I receive a letter like this two or three times a month and thought it might be a good idea to jot down a brief response. First, the letter; then, the response.
My name is [Kip]. I’m a recent graduate of [America's Finest University]. I’ve been thinking a lot about going
to graduate school or seminary in the next couple of years and I’m
wondering where to start the search. I’ve heard interesting stuff about
Biblical Seminary, where I know you’ve been a visiting professor some.
I’ve also heard positive things about Mars Hill Graduate in Seattle and
Regent in Vancouver. I’d like to get your opinion on seminaries and
graduate schools and I’d like to ask it two different ways: one more
general and one more specific to myself.
1. If you were going to seminary/graduate school in the next two years what would be the top 5-7 schools you would consider.
2. I’ve really developed an interest in first century history. A lot of
this interest has been generated by reading stuff from N.T. Wright and
listening to guys like Rob Bell.
3. I also have a
lot of interest in some of the central figures of the Emergent movement. … I’d like to go
somewhere that will prepare and enable me to pursue a career as a
professor either in seminary or university program.
Here’s my response:
First, everyone interested in going to seminary needs to read Derek Cooper’s So You’re Thinking about Going to Seminary: An Insider’s Guide.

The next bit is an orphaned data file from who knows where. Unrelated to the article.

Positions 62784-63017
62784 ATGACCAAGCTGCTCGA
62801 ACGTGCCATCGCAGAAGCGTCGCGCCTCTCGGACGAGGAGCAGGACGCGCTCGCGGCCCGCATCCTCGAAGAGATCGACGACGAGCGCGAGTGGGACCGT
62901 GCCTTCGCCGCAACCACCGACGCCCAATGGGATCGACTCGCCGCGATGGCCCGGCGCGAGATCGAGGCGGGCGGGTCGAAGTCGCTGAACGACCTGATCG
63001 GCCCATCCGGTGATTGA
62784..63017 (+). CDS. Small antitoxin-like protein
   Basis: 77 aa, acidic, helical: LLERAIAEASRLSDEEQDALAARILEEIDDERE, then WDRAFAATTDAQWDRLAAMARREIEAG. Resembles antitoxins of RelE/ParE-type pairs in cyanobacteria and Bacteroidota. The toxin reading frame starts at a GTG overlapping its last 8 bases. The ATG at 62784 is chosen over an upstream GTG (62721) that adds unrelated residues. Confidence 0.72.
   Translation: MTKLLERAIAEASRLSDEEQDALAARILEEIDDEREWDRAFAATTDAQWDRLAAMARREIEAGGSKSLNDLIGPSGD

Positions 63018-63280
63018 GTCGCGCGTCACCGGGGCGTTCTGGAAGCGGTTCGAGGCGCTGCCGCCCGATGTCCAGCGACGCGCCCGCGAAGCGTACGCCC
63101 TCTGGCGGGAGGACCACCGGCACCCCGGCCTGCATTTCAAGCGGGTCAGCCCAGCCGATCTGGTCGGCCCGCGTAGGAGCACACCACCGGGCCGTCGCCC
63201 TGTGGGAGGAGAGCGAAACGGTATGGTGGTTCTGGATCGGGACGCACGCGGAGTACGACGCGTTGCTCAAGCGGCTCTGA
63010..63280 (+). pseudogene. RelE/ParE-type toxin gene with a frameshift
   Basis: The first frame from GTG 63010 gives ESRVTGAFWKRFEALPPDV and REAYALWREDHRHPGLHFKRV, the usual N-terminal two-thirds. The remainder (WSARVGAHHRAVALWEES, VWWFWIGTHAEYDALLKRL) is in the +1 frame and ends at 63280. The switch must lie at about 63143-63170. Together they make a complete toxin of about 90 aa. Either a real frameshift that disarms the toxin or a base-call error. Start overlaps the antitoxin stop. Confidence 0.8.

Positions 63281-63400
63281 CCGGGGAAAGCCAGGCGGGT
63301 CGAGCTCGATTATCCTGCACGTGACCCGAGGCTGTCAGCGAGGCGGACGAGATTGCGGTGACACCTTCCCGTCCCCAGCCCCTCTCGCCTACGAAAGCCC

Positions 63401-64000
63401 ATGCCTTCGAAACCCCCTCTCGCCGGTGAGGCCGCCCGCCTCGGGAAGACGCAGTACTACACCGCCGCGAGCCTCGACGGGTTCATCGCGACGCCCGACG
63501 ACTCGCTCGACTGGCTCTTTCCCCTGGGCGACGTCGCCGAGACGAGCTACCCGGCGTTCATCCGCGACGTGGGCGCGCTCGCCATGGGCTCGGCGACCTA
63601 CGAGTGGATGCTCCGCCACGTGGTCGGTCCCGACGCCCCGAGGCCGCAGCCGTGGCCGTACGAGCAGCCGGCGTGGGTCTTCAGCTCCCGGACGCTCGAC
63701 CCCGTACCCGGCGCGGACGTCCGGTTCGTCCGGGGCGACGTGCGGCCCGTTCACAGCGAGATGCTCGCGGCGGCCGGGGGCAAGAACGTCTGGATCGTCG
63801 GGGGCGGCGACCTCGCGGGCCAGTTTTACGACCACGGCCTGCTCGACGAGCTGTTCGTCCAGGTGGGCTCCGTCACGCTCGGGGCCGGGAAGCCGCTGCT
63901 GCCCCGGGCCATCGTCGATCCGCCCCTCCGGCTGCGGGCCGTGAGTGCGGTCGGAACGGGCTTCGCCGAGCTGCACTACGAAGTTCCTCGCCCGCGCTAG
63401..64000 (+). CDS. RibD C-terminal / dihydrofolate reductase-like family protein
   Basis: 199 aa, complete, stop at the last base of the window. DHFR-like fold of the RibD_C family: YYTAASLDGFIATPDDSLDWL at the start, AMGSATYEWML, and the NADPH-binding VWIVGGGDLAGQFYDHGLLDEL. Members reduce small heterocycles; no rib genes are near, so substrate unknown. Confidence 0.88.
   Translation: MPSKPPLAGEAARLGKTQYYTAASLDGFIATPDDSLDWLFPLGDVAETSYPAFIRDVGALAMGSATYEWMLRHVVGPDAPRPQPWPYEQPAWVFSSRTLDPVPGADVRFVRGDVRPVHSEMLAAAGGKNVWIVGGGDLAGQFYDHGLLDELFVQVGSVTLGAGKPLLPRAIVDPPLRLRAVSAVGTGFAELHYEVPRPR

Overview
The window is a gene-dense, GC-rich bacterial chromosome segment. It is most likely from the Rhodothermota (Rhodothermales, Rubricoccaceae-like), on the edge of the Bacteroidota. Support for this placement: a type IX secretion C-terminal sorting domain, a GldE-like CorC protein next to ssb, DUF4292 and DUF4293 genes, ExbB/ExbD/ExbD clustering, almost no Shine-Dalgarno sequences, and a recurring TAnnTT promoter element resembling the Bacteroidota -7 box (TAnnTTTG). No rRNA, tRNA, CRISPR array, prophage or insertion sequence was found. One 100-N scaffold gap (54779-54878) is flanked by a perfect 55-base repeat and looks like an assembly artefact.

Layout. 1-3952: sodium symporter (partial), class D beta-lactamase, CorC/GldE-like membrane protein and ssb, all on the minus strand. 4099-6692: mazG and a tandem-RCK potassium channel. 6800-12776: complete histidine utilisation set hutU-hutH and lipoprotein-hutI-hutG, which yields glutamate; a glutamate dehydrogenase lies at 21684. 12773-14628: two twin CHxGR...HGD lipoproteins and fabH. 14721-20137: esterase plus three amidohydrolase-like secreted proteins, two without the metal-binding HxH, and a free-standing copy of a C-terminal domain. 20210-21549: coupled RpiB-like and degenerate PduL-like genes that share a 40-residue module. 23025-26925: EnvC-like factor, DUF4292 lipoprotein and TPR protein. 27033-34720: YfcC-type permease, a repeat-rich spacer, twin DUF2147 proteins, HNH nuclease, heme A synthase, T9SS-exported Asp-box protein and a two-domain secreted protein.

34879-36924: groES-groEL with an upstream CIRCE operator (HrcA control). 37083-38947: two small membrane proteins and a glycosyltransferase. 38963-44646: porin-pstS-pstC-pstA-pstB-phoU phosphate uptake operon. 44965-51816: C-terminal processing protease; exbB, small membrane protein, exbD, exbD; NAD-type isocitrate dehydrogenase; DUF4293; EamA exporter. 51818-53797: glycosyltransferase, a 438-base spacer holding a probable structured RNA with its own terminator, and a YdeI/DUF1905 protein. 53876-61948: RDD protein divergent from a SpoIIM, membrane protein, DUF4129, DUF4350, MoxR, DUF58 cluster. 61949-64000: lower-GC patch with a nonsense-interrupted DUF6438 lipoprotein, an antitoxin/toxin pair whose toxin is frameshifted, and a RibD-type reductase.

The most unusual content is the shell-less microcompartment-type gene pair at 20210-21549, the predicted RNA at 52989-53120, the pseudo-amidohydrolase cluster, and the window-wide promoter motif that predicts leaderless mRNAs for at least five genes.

This is the kind of book that draws this kind of response: (1) why didn’t someone write this book already? (2) I wish I had known this stuff before I went to seminary. (3) This book will save almost everyone weeks of worry and wondering. This books covers everything — balanced and fair and clear and organized and practical.
Second, the single-most important element that guides one’s choice of seminaries is knowing what you will do when you graduate. If you want to pastor in the Evangelical Covenant Church, the denomination that sponsors our university (where I teach) and our seminary, then you will want to go to that seminary. In other words, choose the denomination where you will serve.
If you want to be a professor and you know what you want to study, then your seminary/graduate school can be narrowed down to where you will be most prepared for what that specific field of study. We need to get more specific: PhD studies are narrow studies — one does Old Testament or New Testament or the Ancient Near East, and then within that one chooses a specific field or discipline — say Pentateuch or the 9th Century BC or Historical Jesus Studies or the Dead Sea Scrolls or Hebrews.
Third, the reality is that the majority who are in your shoes are still discerning but are prompted to move forward into seminary studies. This means that you will need to explore your options while in seminary and you may lose a little time in the exploration phase but it is what most do.
Fourth, be open to new leadings. There is no reason to lock in and lock down and not reconsider your options. Some come to seminary to become pastors or missionaries and sense they are gifted for professor-ing. Others come to seminary thinking of becoming professors and find themselves pastoring and loving it.
Now, brother, I’d rather not list my favorite seminaries but you are right that I have a special relationship with Biblical Seminary in Hatsfield, PA — I really like what they are doing with a missional focus. I’ll return back to the big point I’d like to make: To decide which seminary to attend it is wisest to begin with what you want to do when you are done.
I’m game to hear the advice of others.